CSS{In Real Life}

Debugging CSS Grid

Part 2: What the Fr(action)?

In the second part of the Debugging CSS Grid series, we’ll take a look at fr (or fraction) units. Fr units are very useful for sizing grid tracks, and vastly simplify the process of building responsive layouts. But there are one or two unexpected behaviours you may run into if you don’t understand how they work. This article will aim to demystify these.


The fr unit is a new unit, exclusive to Grid. It allows you to size your grid tracks according to a proportion of the available space in the grid container. By using fr units instead of percentages for a flexible layout, we can avoid messy and complicated calc() functions to size our grid tracks. As a simple example, we can create four equal-width columns:

.grid {
	display: grid;
	grid-template-columns: repeat(4, 1fr);
	column-gap: 20px;
Three grid items of 200px and one grid item of 1fr
Fig 01 Four equal width tracks (each sized at 1fr)

The grid takes into account the 20px gap between each column track and distributes the remaining space equally. You can also use it alongside fixed tracks:

.grid {
	display: grid;
	grid-template-columns: repeat(3, 200px) 1fr;
	column-gap: 20px;
Three grid items of 200px and one grid item of 1fr
Fig 02 The 1fr column on the right expands to fill all of the remaining space, once the fixed tracks are taken into account.

This will give us three fixed columns of 200px and a fourth column, sized with the fr unit, which will take up the remaining space.

We can use multiples of the fr unit to create tracks that are proportionally larger or smaller. In this example, the second track will be twice the width, and the fourth track will be three times the width of the first and third tracks.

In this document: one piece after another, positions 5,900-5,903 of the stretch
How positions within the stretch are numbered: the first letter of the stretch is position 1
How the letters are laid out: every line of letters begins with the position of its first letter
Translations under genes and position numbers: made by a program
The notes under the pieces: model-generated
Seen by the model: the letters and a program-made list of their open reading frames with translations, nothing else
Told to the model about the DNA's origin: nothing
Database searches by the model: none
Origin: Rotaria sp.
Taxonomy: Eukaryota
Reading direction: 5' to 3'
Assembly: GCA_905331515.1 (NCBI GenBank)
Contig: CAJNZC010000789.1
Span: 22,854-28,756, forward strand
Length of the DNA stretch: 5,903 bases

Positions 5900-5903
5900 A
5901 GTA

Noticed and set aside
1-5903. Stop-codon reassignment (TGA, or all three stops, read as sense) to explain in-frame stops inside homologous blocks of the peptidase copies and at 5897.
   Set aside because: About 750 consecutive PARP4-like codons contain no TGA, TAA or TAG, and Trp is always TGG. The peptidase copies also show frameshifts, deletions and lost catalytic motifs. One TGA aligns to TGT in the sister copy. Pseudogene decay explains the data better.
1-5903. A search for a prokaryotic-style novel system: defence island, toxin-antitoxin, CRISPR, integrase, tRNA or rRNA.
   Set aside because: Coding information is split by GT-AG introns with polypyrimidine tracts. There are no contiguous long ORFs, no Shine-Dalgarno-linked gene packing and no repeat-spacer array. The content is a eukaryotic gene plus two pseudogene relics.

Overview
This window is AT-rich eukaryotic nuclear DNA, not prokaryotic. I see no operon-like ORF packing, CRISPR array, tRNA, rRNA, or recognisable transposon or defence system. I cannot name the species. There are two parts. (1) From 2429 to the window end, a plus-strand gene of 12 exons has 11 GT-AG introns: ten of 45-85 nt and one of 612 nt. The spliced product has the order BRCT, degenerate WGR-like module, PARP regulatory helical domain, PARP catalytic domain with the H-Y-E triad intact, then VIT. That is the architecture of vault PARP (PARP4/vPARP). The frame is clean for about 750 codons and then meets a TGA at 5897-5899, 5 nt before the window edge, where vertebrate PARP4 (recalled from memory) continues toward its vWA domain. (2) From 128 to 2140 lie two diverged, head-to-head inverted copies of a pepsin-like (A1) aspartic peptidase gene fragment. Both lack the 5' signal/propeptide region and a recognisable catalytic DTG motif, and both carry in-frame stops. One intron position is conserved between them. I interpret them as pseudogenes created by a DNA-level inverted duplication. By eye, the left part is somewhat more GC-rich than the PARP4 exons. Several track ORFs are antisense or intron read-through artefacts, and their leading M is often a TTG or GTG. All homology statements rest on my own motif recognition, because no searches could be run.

.grid {
	display: grid;
	grid-template-columns: 1fr 2fr 1fr 3fr;
	column-gap: 20px;
Four grid items of differing widths
Fig 02

All fr units are not created equal

A common mistake is to assume that all tracks sized with the same number of fr units will be the same size. This is certainly what you would expect if you were using percentages for track sizing, for example. But if we compare the first and last examples above, we can quite clearly see that the 1fr columns in the last example (Fig 03) are not the same size as those in the first example (Fig 01), despite using the same value! The reason for this is that fr units are flexible units. They do not behave as lengths, like pixels, rems, ems and others, which is why they cannot be used in calc() functions. To quote directly from the spec:

Tracks sized with fr units are called “flexible tracks”, as they flex in response to leftover space similar to how flex items fill space in a flex container.

Flexible tracks are resolved last according to Grid’s sizing algorithm. The browser takes into account all of the fixed tracks and column or row gaps, plus the maximum size of any tracks sized using expressions like minmax(), then distributes the remaining space accordingly.

Consider the following example:

.grid {
	display: grid;
	grid-template-columns: repeat(3, minmax(20px, 300px)) 1fr;

We have three columns sized with minmax() (with a maximum size of 300px), plus one column of 1fr. If the width of the grid container is less than the sum of the three columns (900px) then the last column’s maximum size will depend on the content. If the track contains no grid item (or the grid item has no content, and nothing else affecting its size, like padding or borders) then it will have a resolved width of 0 – so it will be invisible. It’s only when our grid container is larger than 900px (e.g. for larger viewports) that we will see that 1fr column, which will fill the remaining space in the grid.